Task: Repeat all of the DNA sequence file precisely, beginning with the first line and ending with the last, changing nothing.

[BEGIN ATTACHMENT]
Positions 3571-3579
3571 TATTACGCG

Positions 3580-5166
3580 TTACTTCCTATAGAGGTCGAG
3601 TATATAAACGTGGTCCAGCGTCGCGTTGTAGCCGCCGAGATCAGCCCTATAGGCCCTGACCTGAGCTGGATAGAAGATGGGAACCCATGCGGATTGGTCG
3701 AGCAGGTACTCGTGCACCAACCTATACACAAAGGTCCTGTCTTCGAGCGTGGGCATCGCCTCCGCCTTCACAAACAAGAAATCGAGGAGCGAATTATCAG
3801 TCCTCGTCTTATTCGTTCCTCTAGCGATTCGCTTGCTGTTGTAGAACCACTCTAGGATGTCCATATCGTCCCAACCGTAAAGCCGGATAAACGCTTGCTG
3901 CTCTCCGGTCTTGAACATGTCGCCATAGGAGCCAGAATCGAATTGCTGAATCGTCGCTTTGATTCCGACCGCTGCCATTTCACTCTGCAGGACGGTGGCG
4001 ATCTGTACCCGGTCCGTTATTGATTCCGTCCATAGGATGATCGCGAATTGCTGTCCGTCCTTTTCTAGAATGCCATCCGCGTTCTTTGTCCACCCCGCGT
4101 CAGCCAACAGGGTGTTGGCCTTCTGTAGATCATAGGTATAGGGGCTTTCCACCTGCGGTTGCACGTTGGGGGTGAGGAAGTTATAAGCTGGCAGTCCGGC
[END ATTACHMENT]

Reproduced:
Positions 3571-3579
3571 TATTACGCG

Positions 3580-5166
3580 TTACTTCCTATAGAGGTCGAG
3601 TATATAAACGTGGTCCAGCGTCGCGTTGTAGCCGCCGAGATCAGCCCTATAGGCCCTGACCTGAGCTGGATAGAAGATGGGAACCCATGCGGATTGGTCG
3701 AGCAGGTACTCGTGCACCAACCTATACACAAAGGTCCTGTCTTCGAGCGTGGGCATCGCCTCCGCCTTCACAAACAAGAAATCGAGGAGCGAATTATCAG
3801 TCCTCGTCTTATTCGTTCCTCTAGCGATTCGCTTGCTGTTGTAGAACCACTCTAGGATGTCCATATCGTCCCAACCGTAAAGCCGGATAAACGCTTGCTG
3901 CTCTCCGGTCTTGAACATGTCGCCATAGGAGCCAGAATCGAATTGCTGAATCGTCGCTTTGATTCCGACCGCTGCCATTTCACTCTGCAGGACGGTGGCG
4001 ATCTGTACCCGGTCCGTTATTGATTCCGTCCATAGGATGATCGCGAATTGCTGTCCGTCCTTTTCTAGAATGCCATCCGCGTTCTTTGTCCACCCCGCGT
4101 CAGCCAACAGGGTGTTGGCCTTCTGTAGATCATAGGTATAGGGGCTTTCCACCTGCGGTTGCACGTTGGGGGTGAGGAAGTTATAAGCTGGCAGTCCGGC